The dangers of cage drying

Cage drying has gotten negative attention in the news about pets being heated to death.  What a horrible thought, I cannot imagine my little Beet being in a heated cage to the point of death.

The truth is that not all cage dryers are bad, some use the air in the room and directs it into the cage, never using any heating elements.  It’s similar to a  fan in front of the kennel to help the drying process to get your pet dry and back in your arms as soon as possible, all with room temperature air.  These are helpful with dogs that have seizures, elderly pets, or puppies scared of loud noises like the fluff or force dryer.

Have you ever put your head out of a car window on the freeway and find it difficult to breathe.  This is similar to the  process of  cage dryers in front of a narrowed nostril pet who are also sensitive to these type of dryers.

Heating Element Cage Dryers

The other cage dryers that have heating elements are to be watched under strict supervision and some even have timers that go off after 15 minutes.  These are not to be used with any short nosed or trachea problematic breeds.  Leaving a pet unattended for long amounts of time can cause death.  In the circles of groomer’s message boards I participate in, I’ve noticed many groomers are definitely not using these like in the past, now that non-heating cage dryers are available.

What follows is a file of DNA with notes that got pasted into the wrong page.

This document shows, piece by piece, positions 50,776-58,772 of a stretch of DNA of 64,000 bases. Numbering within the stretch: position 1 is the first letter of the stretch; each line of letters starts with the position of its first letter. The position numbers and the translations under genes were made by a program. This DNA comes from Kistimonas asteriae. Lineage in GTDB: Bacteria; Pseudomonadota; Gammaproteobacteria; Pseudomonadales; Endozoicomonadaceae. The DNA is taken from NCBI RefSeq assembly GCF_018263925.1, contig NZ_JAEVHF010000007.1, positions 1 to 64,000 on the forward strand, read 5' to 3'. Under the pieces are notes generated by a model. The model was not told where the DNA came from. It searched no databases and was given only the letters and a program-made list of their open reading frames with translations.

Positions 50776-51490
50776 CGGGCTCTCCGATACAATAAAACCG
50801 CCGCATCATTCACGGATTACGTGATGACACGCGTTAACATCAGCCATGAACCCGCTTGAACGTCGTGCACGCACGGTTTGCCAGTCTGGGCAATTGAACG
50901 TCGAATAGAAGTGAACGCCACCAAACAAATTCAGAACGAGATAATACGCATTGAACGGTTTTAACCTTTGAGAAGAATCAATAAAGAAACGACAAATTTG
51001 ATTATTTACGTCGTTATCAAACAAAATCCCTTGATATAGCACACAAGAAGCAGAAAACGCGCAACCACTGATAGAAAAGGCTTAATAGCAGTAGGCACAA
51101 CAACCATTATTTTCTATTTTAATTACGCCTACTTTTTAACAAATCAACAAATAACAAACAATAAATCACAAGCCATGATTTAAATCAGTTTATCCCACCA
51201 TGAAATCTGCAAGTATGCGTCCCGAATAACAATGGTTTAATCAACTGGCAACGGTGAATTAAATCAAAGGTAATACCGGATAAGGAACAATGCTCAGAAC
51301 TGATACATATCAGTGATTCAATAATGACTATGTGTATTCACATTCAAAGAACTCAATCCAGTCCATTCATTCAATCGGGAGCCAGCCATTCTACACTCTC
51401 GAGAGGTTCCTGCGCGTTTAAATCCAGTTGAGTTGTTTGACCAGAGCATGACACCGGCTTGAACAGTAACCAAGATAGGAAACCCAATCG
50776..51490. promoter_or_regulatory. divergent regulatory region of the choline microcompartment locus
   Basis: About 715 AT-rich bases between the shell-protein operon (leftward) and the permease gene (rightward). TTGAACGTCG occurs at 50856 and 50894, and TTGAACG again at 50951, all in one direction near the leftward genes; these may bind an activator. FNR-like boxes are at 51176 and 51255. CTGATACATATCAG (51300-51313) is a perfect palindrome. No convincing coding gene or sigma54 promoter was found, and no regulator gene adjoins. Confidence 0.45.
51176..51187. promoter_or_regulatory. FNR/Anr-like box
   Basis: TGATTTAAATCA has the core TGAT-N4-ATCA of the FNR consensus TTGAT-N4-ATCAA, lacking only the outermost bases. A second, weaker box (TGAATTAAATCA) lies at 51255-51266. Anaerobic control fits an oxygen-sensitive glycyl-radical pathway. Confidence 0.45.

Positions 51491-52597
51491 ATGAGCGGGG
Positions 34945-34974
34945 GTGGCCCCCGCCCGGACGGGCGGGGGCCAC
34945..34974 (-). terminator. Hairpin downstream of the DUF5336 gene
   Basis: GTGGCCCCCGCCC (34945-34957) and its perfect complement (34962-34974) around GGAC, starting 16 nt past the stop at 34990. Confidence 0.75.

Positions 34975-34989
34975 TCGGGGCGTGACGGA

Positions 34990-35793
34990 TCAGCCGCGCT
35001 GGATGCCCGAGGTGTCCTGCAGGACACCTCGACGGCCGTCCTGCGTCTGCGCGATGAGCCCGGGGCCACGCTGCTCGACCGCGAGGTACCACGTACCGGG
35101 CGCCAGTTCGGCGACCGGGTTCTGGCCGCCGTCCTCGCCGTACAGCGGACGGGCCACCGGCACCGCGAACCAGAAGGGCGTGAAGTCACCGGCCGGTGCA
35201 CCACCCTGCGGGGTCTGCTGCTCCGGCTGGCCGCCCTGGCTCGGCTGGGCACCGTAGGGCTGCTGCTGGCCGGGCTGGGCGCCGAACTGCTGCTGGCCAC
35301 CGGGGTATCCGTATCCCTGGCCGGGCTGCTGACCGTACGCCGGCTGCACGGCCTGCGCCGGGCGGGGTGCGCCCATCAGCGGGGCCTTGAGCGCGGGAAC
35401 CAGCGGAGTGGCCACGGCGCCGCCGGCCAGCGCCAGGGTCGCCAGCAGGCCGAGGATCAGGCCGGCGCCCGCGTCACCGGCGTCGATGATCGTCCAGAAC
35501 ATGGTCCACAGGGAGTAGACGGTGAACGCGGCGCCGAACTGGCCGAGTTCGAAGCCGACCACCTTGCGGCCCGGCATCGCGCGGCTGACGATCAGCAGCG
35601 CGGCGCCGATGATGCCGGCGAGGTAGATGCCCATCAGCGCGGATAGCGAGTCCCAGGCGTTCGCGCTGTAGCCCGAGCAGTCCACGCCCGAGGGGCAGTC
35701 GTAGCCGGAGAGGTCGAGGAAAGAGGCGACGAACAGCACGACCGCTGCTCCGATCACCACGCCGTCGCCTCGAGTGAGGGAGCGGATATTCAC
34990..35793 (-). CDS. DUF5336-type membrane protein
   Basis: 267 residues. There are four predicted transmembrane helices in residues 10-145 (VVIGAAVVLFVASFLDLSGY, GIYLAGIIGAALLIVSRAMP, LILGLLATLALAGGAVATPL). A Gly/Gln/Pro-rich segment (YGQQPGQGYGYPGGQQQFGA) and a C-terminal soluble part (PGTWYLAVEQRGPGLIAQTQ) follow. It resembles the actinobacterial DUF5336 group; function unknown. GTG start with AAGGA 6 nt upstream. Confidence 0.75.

Dogs that are sensitive to cage dryers are brachphalic breeds and or stenotic nares ( narrowed nostrils):

Affenpincher, Brussels Griffon, Bostons, Chichuahua, Yorkie, Frenchies, Bulldogs, Boxers, Shih Tzu’s,  Toy and Mini Poodles, Cavaliers, Pugs, Persian Cats and other breathing challenged pets.

HEAT STRESS – Because of all these upper respiratory obstructions, the brachycephalic dog is an inefficient panter. A dog with a more conventional face and throat is able to pass air quickly over the tongue through panting. Saliva evaporates from the tongue as air is passed across and the blood circulating through the tongue is efficiently cooled and circulated back to the rest of the body.

In the brachycephalic dog, so much extra work is required to move the same amount of air that the airways become inflamed and swollen. This leads to a more severe obstruction, distress, and further over-heating.

For myself,  I use a fluff or force dryer after the bath then proceed with the haircut.    I have met many responsible groomers who use non heating cage dryers with the strict safety standards with close monitoring and continue to be incident free.

If its not safe, I’m not using it, period.  When I work on any person’s beloved pet, this is who I am reminded of.  My own dog.